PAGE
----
Rank: 6th…“Harry Potter and the Chamber of Secrets”…Place in the Series: 2nd film…A darker, cooler, tighter film than the first “Harry Potter” movie, and also the last where Richard Harris (who died after filming) plays Dumbledore. Taking nothing away from Michael Gambon’s sly, stellar work as a more ambiguous Dumbledore, Harris exudes parental warmth here, and makes it easier to see why Harry trusts him so completely. Kenneth Branaugh is also a goofy delight, playing against type as a vain-glorious showboat professor, although the film’s biggest impression is a teenage Voldemort that foreshadows the menace to come. Best Scene: Most would likely single out Harry’s duel with the Basilisk (and it is a showstopper) but his creepy stand-off against Aragog the giant spider and some of the joyriding in that flying jalopy left a bigger impression on me. Grade: B+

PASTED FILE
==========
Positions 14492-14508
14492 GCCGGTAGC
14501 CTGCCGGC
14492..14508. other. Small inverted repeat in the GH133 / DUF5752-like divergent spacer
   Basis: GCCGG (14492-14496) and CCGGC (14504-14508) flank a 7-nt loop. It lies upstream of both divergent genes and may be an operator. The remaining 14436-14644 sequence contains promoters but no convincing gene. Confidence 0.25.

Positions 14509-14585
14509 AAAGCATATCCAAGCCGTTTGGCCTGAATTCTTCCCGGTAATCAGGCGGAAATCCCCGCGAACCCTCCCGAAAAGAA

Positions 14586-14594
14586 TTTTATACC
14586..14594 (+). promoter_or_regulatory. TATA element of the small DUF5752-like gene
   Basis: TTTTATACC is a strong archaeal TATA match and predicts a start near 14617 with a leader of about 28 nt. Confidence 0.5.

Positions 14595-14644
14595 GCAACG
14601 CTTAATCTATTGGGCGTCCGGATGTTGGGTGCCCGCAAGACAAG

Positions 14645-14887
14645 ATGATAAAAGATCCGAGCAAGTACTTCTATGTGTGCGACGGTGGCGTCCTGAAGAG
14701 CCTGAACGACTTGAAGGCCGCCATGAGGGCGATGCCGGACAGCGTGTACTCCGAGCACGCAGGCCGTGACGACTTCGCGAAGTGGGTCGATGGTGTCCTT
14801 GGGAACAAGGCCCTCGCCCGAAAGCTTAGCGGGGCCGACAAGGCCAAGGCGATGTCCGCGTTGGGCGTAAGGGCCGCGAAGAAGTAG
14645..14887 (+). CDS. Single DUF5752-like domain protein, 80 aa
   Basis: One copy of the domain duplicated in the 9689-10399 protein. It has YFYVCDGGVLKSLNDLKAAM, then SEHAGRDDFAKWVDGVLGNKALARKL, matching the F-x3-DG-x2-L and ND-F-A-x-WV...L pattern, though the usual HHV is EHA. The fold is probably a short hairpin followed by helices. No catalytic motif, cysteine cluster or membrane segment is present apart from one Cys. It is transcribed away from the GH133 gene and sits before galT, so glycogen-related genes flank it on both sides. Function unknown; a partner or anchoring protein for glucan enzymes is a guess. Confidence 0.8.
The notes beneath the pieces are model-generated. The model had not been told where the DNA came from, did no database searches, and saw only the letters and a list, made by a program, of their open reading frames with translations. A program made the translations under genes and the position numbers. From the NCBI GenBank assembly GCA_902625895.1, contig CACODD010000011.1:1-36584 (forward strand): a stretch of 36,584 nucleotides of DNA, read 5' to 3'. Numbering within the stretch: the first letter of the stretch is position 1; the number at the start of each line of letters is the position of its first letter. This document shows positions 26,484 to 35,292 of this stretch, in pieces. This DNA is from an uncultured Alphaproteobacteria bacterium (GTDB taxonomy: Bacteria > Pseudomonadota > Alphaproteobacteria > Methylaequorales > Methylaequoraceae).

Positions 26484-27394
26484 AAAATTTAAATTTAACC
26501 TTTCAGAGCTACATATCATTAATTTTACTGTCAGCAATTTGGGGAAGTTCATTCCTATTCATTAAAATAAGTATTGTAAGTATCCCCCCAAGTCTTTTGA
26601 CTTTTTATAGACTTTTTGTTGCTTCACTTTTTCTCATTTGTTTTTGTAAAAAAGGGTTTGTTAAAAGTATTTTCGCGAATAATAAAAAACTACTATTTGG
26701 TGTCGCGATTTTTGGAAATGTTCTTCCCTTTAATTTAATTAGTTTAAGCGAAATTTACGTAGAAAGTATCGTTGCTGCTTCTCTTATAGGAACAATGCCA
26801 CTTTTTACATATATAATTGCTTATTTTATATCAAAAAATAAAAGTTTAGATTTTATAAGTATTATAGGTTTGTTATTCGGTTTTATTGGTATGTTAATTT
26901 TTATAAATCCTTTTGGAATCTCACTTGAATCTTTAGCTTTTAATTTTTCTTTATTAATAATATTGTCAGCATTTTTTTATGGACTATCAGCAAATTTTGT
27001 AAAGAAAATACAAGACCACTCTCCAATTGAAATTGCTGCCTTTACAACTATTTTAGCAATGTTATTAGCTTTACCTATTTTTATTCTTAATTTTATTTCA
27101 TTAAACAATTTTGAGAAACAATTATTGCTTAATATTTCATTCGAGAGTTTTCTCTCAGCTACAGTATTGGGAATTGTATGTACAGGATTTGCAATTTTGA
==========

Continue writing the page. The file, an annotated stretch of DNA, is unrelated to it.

Rank: 5th…“Harry Potter and the Half-Blood Prince”…Place in the Series: 6th film…A so-so film that’s only really remembered for Dumbledore’s death at the end. A lot of elements feel a little repetitive (it’s the last film set during the course of a Hogwarts school year, which feels especially weird that it’s business-as-usual given that the whole world now knows Voldemort is back) and if it weren’t for Jim Broadbent’s loopy work as a professor just a little too eager to cater to “great” students, this would probably be ranked lower. Although I liked that this is–by far–the cheeriest and least heavy of the David Yates directed outings, I’m also not big on the fact that Dumbledore interrupts Harry’s date with a black waitress at the beginning (then lingers on it weirdly), and this movie completely jettisons Harry’s crush on Katie Leung’s Cho Chang for the blander Jenny Weaselly. Best Scene: Many might single out Dumbledore’s death, but the real stand-out is an early scene with a very young Tom Riddle, who Dumbledore visits at an orphanage. Grade: B+